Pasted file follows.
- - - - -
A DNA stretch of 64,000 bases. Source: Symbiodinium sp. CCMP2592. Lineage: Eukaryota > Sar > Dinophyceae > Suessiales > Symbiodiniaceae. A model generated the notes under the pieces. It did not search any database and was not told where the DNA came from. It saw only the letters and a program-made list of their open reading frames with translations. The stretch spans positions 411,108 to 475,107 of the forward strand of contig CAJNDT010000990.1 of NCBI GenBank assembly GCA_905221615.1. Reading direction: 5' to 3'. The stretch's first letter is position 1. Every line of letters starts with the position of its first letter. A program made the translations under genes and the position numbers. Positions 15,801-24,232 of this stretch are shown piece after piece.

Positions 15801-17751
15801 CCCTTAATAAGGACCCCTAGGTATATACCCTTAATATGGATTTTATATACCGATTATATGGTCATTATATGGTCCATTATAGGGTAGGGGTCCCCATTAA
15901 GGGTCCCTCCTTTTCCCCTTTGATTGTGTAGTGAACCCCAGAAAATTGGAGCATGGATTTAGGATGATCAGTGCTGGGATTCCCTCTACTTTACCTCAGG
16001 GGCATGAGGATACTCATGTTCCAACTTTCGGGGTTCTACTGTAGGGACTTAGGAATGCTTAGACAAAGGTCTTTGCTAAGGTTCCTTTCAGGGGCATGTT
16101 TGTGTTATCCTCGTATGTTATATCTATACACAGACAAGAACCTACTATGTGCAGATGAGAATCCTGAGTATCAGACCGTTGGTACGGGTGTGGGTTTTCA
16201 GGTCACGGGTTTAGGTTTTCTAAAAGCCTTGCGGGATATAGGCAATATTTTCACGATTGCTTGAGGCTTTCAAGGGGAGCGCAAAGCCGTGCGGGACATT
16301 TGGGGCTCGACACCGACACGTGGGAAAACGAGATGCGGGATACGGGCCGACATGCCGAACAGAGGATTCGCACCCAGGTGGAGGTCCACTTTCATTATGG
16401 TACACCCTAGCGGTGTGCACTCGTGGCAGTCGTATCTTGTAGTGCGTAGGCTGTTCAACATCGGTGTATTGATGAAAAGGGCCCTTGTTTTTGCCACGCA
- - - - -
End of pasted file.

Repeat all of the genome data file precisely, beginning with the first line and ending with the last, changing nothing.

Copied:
A DNA stretch of 64,000 bases. Source: Symbiodinium sp. CCMP2592. Lineage: Eukaryota > Sar > Dinophyceae > Suessiales > Symbiodiniaceae. A model generated the notes under the pieces. It did not search any database and was not told where the DNA came from. It saw only the letters and a program-made list of their open reading frames with translations. The stretch spans positions 411,108 to 475,107 of the forward strand of contig CAJNDT010000990.1 of NCBI GenBank assembly GCA_905221615.1. Reading direction: 5' to 3'. The stretch's first letter is position 1. Every line of letters starts with the position of its first letter. A program made the translations under genes and the position numbers. Positions 15,801-24,232 of this stretch are shown piece after piece.

Positions 15801-17751
15801 CCCTTAATAAGGACCCCTAGGTATATACCCTTAATATGGATTTTATATACCGATTATATGGTCATTATATGGTCCATTATAGGGTAGGGGTCCCCATTAA
15901 GGGTCCCTCCTTTTCCCCTTTGATTGTGTAGTGAACCCCAGAAAATTGGAGCATGGATTTAGGATGATCAGTGCTGGGATTCCCTCTACTTTACCTCAGG
16001 GGCATGAGGATACTCATGTTCCAACTTTCGGGGTTCTACTGTAGGGACTTAGGAATGCTTAGACAAAGGTCTTTGCTAAGGTTCCTTTCAGGGGCATGTT
16101 TGTGTTATCCTCGTATGTTATATCTATACACAGACAAGAACCTACTATGTGCAGATGAGAATCCTGAGTATCAGACCGTTGGTACGGGTGTGGGTTTTCA
16201 GGTCACGGGTTTAGGTTTTCTAAAAGCCTTGCGGGATATAGGCAATATTTTCACGATTGCTTGAGGCTTTCAAGGGGAGCGCAAAGCCGTGCGGGACATT
16301 TGGGGCTCGACACCGACACGTGGGAAAACGAGATGCGGGATACGGGCCGACATGCCGAACAGAGGATTCGCACCCAGGTGGAGGTCCACTTTCATTATGG
16401 TACACCCTAGCGGTGTGCACTCGTGGCAGTCGTATCTTGTAGTGCGTAGGCTGTTCAACATCGGTGTATTGATGAAAAGGGCCCTTGTTTTTGCCACGCA